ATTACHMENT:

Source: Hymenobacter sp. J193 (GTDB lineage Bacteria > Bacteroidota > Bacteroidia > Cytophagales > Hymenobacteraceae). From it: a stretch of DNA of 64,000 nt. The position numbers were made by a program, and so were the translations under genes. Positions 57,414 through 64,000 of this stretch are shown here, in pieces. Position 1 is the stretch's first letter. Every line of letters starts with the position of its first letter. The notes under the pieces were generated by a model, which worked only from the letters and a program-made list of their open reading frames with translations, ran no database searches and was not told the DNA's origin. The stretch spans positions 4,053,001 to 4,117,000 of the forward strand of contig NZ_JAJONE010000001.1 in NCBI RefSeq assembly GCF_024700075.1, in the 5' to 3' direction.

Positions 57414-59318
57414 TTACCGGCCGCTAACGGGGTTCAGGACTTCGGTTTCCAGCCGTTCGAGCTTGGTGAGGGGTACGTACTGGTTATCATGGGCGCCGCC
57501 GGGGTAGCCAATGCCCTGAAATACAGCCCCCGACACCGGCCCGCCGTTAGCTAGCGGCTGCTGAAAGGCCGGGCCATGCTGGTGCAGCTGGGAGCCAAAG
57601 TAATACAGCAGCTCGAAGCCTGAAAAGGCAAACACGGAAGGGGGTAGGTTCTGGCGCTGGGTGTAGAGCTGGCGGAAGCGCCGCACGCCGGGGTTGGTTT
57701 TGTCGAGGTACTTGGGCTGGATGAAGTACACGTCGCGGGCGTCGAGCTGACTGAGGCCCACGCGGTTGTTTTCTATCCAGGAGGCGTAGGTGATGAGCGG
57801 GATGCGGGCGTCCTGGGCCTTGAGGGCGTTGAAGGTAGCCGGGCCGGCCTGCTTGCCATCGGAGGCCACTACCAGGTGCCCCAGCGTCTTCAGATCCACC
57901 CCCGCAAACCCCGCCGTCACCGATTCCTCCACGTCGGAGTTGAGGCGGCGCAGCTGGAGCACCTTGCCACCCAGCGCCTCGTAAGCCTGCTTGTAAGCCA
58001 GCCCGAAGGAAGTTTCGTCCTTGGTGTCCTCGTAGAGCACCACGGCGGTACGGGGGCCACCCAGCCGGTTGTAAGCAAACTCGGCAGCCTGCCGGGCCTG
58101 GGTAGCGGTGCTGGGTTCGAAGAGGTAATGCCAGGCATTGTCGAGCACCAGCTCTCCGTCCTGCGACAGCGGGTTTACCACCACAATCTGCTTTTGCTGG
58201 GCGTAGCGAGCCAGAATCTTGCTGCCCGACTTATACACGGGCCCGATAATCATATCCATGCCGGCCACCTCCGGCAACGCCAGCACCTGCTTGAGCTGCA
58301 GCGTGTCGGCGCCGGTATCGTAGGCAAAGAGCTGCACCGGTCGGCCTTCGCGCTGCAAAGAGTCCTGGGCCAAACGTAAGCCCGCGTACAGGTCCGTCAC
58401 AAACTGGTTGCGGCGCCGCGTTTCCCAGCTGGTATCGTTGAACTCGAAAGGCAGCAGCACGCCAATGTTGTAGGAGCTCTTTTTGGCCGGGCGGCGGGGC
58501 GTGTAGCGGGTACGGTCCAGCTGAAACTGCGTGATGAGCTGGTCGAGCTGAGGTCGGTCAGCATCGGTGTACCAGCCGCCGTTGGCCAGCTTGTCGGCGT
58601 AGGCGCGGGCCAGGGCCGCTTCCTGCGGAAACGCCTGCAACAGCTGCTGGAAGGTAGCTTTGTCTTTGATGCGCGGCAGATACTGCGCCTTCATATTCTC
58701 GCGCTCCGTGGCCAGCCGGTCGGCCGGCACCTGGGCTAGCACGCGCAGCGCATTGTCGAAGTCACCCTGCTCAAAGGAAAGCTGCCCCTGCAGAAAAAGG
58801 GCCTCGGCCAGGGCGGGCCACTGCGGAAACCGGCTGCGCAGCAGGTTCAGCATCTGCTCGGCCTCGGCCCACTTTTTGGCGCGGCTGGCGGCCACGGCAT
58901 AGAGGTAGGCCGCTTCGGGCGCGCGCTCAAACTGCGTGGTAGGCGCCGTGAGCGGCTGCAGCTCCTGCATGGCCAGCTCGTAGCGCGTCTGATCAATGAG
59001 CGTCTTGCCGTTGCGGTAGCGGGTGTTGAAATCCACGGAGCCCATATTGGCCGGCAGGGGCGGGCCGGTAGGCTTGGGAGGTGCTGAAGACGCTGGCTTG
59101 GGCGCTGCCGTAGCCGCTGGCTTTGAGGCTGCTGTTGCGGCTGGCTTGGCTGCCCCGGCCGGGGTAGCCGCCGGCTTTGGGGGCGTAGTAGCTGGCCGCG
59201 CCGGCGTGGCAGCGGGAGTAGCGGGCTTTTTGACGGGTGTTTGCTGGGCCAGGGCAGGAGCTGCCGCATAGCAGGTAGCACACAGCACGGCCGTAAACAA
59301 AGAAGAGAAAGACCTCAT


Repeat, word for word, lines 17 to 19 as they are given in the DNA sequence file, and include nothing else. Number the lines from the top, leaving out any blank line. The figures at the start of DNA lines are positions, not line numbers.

58801 GCCTCGGCCAGGGCGGGCCACTGCGGAAACCGGCTGCGCAGCAGGTTCAGCATCTGCTCGGCCTCGGCCCACTTTTTGGCGCGGCTGGCGGCCACGGCAT
58901 AGAGGTAGGCCGCTTCGGGCGCGCGCTCAAACTGCGTGGTAGGCGCCGTGAGCGGCTGCAGCTCCTGCATGGCCAGCTCGTAGCGCGTCTGATCAATGAG
59001 CGTCTTGCCGTTGCGGTAGCGGGTGTTGAAATCCACGGAGCCCATATTGGCCGGCAGGGGCGGGCCGGTAGGCTTGGGAGGTGCTGAAGACGCTGGCTTG